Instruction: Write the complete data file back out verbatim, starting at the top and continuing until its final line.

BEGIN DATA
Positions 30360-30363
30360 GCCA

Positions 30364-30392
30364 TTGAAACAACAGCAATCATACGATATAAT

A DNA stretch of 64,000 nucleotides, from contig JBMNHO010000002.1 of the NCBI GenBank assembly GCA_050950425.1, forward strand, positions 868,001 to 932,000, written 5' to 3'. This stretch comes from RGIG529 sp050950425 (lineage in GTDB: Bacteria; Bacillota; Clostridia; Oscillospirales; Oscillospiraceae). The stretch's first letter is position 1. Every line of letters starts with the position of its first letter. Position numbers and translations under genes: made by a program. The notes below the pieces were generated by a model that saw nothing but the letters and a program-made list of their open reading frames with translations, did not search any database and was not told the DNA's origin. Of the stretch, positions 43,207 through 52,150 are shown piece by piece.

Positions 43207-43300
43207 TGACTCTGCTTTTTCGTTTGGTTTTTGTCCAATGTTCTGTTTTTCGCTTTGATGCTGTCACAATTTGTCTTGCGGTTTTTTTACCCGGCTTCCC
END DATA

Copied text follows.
Positions 30360-30363
30360 GCCA

Positions 30364-30392
30364 TTGAAACAACAGCAATCATACGATATAAT

A DNA stretch of 64,000 nucleotides, from contig JBMNHO010000002.1 of the NCBI GenBank assembly GCA_050950425.1, forward strand, positions 868,001 to 932,000, written 5' to 3'. This stretch comes from RGIG529 sp050950425 (lineage in GTDB: Bacteria; Bacillota; Clostridia; Oscillospirales; Oscillospiraceae). The stretch's first letter is position 1. Every line of letters starts with the position of its first letter. Position numbers and translations under genes: made by a program. The notes below the pieces were generated by a model that saw nothing but the letters and a program-made list of their open reading frames with translations, did not search any database and was not told the DNA's origin. Of the stretch, positions 43,207 through 52,150 are shown piece by piece.

Positions 43207-43300
43207 TGACTCTGCTTTTTCGTTTGGTTTTTGTCCAATGTTCTGTTTTTCGCTTTGATGCTGTCACAATTTGTCTTGCGGTTTTTTTACCCGGCTTCCC